U.S. corporate tax inversions have increased greatly over the past 10 years — to the point where the U.S. government recently announced new rules to stem the tide.
In 2015, the U.S. medical device company Medtronic completed its corporate tax inversion with the Irish firm Covidien, thereby escaping the high corporate tax rate in the U.S. A similar deal, also in the health care industry, was just scrapped because of the new rules: U.S.-based Pfizer will no longer combine with Allergan, which is run from New Jersey but based in Ireland for tax purposes. But other large-scale deals are still pending, including the purchase of Johnson Controls, Inc. by the Irish firm Tyco International.
Most of the media discussion about tax inversions focuses on the government’s interest in tax collections and the corporation’s interest in tax minimization. Often, not enough attention is paid to effects on typical shareholders, especially those whose holdings may be a substantial part of their personal wealth, such as long-term employees and executives.
In theory, shareholders might eventually benefit — such as through higher dividends — thanks to a lower corporate tax rate. But in reality for most shareholders, tax inversions are a negative immediate event. Here’s why, and how, shareholders may need to cope with the financial implications to them personally.
What Is a Tax Inversion?
A tax inversion involves a corporate deal between a U.S. corporation and a foreign corporation. For this purpose, the foreign corporation purchases the U.S. corporation. These deals sometimes involve a purchase of the U.S. corporation’s stock and assets. After the deal, the U.S. corporation’s shareholders become shareholders of the foreign corporation. The U.S. corporation then continues its operations as before but with key tax and sometimes other legal benefits.
Why would a U.S. corporation consider being acquired by a foreign corporation? Once acquired by a foreign corporation, the former U.S. corporation becomes subject to the foreign laws and banking regulations of the foreign country. More importantly, this means the former U.S. corporation becomes subject to the tax laws of that foreign corporation.
Why Would This Matter?
Foreign countries often maintain lower tax rates than those paid by U.S. corporations. In addition, foreign countries often maintain a territorial corporate income tax system, whereas the U.S. maintains a worldwide corporate tax system.
What Does That Mean?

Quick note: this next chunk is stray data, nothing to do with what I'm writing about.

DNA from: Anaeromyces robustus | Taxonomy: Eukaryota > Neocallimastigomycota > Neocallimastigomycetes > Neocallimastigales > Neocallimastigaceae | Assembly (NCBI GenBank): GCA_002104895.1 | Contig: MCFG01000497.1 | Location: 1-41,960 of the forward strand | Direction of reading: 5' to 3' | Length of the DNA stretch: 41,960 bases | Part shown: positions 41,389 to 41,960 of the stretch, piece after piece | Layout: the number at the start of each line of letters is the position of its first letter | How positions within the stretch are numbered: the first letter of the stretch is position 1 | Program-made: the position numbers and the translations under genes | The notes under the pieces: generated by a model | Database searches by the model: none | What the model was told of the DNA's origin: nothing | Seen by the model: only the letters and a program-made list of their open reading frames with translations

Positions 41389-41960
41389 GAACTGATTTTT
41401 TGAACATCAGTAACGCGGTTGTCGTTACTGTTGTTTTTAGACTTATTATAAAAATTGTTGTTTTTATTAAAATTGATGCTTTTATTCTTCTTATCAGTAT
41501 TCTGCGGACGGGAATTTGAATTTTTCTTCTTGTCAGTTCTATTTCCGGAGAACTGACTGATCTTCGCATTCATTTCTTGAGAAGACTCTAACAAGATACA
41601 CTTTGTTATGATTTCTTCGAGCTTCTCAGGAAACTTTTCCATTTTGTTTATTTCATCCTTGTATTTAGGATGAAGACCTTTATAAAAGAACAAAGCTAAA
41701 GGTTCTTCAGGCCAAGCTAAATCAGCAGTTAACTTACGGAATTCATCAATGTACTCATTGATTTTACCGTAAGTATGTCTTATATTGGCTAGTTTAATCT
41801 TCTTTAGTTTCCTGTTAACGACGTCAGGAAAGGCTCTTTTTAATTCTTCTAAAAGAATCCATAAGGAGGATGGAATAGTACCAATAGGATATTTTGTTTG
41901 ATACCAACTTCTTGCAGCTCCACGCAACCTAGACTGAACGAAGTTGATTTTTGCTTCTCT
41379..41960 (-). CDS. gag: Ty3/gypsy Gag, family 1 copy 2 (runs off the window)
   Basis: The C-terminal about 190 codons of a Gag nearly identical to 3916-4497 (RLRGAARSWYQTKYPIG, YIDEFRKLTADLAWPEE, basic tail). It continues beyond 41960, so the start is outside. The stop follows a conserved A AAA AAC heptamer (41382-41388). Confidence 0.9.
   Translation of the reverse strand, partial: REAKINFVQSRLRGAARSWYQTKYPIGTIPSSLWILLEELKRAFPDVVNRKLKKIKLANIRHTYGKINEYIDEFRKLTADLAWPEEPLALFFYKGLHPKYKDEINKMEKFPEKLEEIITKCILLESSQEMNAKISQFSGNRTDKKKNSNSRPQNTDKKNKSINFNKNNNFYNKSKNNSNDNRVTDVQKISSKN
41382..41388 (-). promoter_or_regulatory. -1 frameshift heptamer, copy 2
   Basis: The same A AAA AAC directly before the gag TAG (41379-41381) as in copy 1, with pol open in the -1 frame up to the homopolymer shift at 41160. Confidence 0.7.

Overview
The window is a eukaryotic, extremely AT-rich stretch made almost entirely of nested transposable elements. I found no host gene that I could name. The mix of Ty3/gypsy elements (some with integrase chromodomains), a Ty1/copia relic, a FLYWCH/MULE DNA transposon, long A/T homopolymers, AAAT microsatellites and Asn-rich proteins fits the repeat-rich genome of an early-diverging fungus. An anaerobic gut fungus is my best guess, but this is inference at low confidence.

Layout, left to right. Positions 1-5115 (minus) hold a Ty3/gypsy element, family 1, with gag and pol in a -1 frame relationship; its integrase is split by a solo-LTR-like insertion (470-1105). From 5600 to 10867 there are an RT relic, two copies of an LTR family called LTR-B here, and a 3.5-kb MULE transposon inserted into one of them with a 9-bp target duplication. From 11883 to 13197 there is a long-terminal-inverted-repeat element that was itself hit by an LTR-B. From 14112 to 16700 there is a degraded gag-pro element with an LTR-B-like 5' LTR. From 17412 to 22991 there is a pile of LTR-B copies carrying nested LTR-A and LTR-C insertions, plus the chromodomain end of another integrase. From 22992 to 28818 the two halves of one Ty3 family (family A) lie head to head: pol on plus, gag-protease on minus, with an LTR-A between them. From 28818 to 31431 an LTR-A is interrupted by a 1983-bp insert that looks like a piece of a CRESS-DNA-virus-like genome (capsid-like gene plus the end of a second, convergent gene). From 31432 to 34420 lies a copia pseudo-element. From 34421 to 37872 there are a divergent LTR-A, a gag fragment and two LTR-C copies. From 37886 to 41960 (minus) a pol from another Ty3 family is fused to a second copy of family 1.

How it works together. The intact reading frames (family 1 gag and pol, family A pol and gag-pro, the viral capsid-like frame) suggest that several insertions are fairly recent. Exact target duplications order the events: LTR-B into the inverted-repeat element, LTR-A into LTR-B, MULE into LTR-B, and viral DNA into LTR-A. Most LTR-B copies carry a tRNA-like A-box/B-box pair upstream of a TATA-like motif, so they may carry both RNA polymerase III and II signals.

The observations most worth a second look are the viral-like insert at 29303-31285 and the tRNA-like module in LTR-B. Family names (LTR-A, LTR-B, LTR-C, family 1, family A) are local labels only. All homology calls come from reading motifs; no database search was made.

The U.S. imposes taxes on any U.S. corporation’s income regardless of where it has been earned worldwide. Foreign countries, by comparison, often only tax a foreign corporation on its income earned in that country alone (without assessing additional tax on income derived outside of the foreign country).
So, a U.S. corporation can complete a tax inversion and obtain two important tax benefits:
- Paying income tax according to the lower tax rates of its new foreign “home”; and
- Not paying any income tax on its worldwide income.
Of course, a former U.S. corporation still would pay tax on its income earned within the United States. However, it then would only pay income tax on its U.S. and foreign “home” operations without paying additional tax on any income earned elsewhere in the world. This can provide a former U.S. corporation with huge tax advantages.
If a U.S. corporation tax inversion deal involves a stock transaction, then its U.S. shareholders must pay capital gains tax. For this purpose, the U.S. shareholders will be treated as though they sold all of their U.S. corporation stock to acquire the new foreign corporation stock issued to them. This tax result affects all former shareholders of the U.S. corporation, including employees and executives.
Congress added Internal Revenue Code Section 367 to the tax code during 1998. Essentially, Congress wanted to ensure that all U.S. corporate shareholders would pay an “exit tax” if a U.S. corporation would “leave” the U.S. by “relocating” to a foreign country. This tax code provision requires capital gains recognition upon exchange of stock for tax purposes, which results following a corporate tax inversion deal.
What If a Shareholder Only Receives Stock and No Cash?
The former U.S. corporate shareholders must pay a capital gains tax regardless of whether they receive any cash along with the deal. This puts a burden on shareholders who may have held stock for many years with a low basis. They now must decide how to fund their capital gains tax bill (perhaps by selling some of their new shares to generate proceeds for payment).
In essence, shareholders subject to a tax inversion lose the opportunity to plan the timing of their stock sales. It thereby also prevents them from passing these shares on to their family following death with a higher (step-up) basis currently available under Internal Revenue Code Section 1014. Finally, it requires shareholders to track (or re-create) the basis of stock they may have received over a long working career.
Terry LaBant is VP and Sr. Wealth Strategist at Calamos Wealth Management.